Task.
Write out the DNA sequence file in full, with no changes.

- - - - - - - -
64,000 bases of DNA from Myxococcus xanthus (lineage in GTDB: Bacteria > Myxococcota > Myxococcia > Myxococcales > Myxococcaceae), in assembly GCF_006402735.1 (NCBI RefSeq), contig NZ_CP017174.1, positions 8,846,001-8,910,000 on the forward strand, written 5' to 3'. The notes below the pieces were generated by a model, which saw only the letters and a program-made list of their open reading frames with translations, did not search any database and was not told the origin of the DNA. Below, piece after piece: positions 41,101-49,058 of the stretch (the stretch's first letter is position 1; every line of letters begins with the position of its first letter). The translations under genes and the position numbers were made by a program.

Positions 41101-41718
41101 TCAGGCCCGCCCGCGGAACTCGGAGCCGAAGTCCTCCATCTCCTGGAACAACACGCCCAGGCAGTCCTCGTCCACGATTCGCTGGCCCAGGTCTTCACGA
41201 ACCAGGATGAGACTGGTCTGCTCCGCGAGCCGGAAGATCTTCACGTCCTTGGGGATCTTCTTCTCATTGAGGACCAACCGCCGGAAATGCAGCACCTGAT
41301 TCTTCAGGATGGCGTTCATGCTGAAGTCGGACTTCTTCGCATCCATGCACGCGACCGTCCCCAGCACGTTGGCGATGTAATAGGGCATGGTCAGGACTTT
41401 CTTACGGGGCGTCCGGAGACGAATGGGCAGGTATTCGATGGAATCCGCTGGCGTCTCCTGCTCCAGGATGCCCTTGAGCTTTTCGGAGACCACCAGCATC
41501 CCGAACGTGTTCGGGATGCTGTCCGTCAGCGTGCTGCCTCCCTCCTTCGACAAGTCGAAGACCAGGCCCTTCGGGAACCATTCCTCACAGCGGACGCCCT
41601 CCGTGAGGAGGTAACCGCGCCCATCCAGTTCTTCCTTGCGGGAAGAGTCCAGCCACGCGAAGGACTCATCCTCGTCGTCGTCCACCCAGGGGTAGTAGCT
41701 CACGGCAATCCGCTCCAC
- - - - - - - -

64,000 bases of DNA from Myxococcus xanthus (lineage in GTDB: Bacteria > Myxococcota > Myxococcia > Myxococcales > Myxococcaceae), in assembly GCF_006402735.1 (NCBI RefSeq), contig NZ_CP017174.1, positions 8,846,001-8,910,000 on the forward strand, written 5' to 3'. The notes below the pieces were generated by a model, which saw only the letters and a program-made list of their open reading frames with translations, did not search any database and was not told the origin of the DNA. Below, piece after piece: positions 41,101-49,058 of the stretch (the stretch's first letter is position 1; every line of letters begins with the position of its first letter). The translations under genes and the position numbers were made by a program.

Positions 41101-41718
41101 TCAGGCCCGCCCGCGGAACTCGGAGCCGAAGTCCTCCATCTCCTGGAACAACACGCCCAGGCAGTCCTCGTCCACGATTCGCTGGCCCAGGTCTTCACGA
41201 ACCAGGATGAGACTGGTCTGCTCCGCGAGCCGGAAGATCTTCACGTCCTTGGGGATCTTCTTCTCATTGAGGACCAACCGCCGGAAATGCAGCACCTGAT
41301 TCTTCAGGATGGCGTTCATGCTGAAGTCGGACTTCTTCGCATCCATGCACGCGACCGTCCCCAGCACGTTGGCGATGTAATAGGGCATGGTCAGGACTTT
41401 CTTACGGGGCGTCCGGAGACGAATGGGCAGGTATTCGATGGAATCCGCTGGCGTCTCCTGCTCCAGGATGCCCTTGAGCTTTTCGGAGACCACCAGCATC
41501 CCGAACGTGTTCGGGATGCTGTCCGTCAGCGTGCTGCCTCCCTCCTTCGACAAGTCGAAGACCAGGCCCTTCGGGAACCATTCCTCACAGCGGACGCCCT
41601 CCGTGAGGAGGTAACCGCGCCCATCCAGTTCTTCCTTGCGGGAAGAGTCCAGCCACGCGAAGGACTCATCCTCGTCGTCGTCCACCCAGGGGTAGTAGCT
41701 CACGGCAATCCGCTCCAC